By Andrew Kahn
Gary Harris is Michigan State’s leading scorer, but he has plenty of help. Adreian Payne, Keith Appling, and Branden Dawson average in double figures as well. But injuries have kept the quartet from playing together for chunks of the season. Dawson has been out a month; Appling missed three games earlier this month; Payne missed six games before that. More of the offensive burden fell on the sophomore Harris. He shot 3-for-20 in a two-point loss at Wisconsin on Feb. 9. “He took some bad shots,” coach Tom Izzo said after the game. “He doesn’t do that often. Sometimes we had lineups on the floor where he felt pressure to score. I felt pressure to get him shots.”
Whether it was pressure, or a plain old shooting slump, that performance was the second of four-straight games in which Harris shot a combined 19-for-63 and just 6-for-27 from deep. Appling and Payne have both played major minutes in Michigan State’s last two games, and Harris has come alive, hitting 10-of-22 from deep and scoring a combined 46 points. The Big Ten’s Freshman of the Year last season is averaging 17.9 points per game (second in the conference), 4.3 rebounds, 2.8 assists, and two steals for the 22-6 Spartans.
Last year, it was Harris who dealt with an injury. He hurt his left shoulder in the fourth game of the season and although he only missed two games, he never felt good. His offseason priority was to get healthy, which he did. He also watched a lot of film. “The game has slowed down and come easier this year,” he said, specifically mentioning his faster defensive rotations and better vision off of ball screens. “My mind isn’t racing as much as when I was a freshman.”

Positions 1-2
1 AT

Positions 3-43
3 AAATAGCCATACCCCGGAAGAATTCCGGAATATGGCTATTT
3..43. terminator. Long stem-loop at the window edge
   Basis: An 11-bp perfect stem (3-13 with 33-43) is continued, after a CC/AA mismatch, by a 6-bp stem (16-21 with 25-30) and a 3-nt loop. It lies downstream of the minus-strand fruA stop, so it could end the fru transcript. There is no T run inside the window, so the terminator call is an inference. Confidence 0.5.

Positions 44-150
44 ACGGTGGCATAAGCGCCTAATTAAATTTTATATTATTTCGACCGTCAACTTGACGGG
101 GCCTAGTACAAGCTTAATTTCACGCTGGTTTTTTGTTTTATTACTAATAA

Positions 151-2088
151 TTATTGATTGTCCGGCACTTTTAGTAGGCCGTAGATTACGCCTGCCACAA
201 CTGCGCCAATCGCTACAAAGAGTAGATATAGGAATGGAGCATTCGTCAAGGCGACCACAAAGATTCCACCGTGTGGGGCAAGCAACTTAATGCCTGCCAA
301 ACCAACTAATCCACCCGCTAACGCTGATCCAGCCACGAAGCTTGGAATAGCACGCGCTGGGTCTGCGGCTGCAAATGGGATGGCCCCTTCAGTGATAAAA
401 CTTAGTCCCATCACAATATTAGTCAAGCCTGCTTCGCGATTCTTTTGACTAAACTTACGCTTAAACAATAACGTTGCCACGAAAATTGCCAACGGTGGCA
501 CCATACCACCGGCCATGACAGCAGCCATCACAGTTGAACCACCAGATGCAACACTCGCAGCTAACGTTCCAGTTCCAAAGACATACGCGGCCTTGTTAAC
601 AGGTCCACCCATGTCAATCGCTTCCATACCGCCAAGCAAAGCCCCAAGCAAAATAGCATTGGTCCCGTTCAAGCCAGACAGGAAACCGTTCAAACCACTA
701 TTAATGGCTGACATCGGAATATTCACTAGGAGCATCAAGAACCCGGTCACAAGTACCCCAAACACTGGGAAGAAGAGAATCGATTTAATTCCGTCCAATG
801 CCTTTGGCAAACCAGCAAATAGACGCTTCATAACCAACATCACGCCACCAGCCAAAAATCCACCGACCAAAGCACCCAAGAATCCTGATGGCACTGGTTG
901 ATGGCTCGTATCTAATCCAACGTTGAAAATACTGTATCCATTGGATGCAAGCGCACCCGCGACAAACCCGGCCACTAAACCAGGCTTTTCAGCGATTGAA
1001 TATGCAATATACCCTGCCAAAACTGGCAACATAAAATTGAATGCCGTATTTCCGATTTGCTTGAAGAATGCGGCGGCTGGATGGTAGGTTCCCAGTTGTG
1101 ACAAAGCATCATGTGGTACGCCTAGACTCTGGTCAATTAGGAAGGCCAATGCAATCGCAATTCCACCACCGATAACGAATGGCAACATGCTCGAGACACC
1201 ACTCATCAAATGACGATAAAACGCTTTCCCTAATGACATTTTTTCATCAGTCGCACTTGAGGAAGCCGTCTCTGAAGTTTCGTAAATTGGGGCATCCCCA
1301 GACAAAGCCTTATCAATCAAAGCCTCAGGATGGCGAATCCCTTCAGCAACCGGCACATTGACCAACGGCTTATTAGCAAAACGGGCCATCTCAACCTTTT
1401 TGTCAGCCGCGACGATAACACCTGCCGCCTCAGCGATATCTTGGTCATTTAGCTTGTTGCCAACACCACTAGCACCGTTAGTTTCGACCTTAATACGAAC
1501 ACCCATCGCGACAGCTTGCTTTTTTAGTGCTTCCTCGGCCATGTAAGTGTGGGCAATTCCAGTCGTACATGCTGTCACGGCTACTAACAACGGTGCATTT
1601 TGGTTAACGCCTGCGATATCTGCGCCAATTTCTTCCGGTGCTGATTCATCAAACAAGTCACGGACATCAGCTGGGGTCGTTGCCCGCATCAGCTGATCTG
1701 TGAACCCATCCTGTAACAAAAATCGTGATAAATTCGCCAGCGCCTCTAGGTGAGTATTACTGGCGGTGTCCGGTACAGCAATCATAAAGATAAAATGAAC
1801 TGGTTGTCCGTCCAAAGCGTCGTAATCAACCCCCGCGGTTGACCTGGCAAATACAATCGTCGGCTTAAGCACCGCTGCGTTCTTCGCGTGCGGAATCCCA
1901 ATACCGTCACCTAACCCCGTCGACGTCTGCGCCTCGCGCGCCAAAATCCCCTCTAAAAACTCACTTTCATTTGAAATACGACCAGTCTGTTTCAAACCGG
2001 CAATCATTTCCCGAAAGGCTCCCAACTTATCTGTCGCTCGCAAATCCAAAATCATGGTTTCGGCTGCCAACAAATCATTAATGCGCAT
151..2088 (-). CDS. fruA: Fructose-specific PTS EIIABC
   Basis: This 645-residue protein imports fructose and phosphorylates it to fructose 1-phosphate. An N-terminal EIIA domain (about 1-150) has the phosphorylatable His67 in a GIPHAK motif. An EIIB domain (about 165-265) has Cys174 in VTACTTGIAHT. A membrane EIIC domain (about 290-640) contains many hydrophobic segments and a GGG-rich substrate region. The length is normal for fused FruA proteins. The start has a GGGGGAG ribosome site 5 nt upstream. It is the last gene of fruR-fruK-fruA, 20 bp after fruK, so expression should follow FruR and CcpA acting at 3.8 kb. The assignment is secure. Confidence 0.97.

Appling, a senior, said Harris is probably the best guard he’s ever played with. “He can shoot with a hand in his face and if you leave him open he’s not going to miss.” What makes Harris especially valuable is his work on both ends of the floor. “He defends—you can tell that’s important to him,” said Illinois coach John Groce. “On offense, he makes big shots and difficult shots. He’s one of the better players in our league.”
Harris wants the ball in his hands at the end of games. The key for him is realizing he doesn’t have to shoulder the entire load, regardless of how many Spartans are out of the lineup. As the NCAA Tournament looms, Harris will have to find a balance between staying aggressive and trusting his teammates if Izzo’s streak of getting every four-year Spartan to the Final Four is to continue. The NBA draft prognosticators expect the 6’4”, 210-pound Harris to be a lottery pick this summer, meaning it may also be his last chance to get there.
Andrew Kahn is a contributor to CBS Local Sports who also writes for Newsday and The Wall Street Journal. He writes about college basketball and other sports at AndrewJKahn.com. Email him at firstname.lastname@example.org and follow him on Twitter at @AndrewKahn
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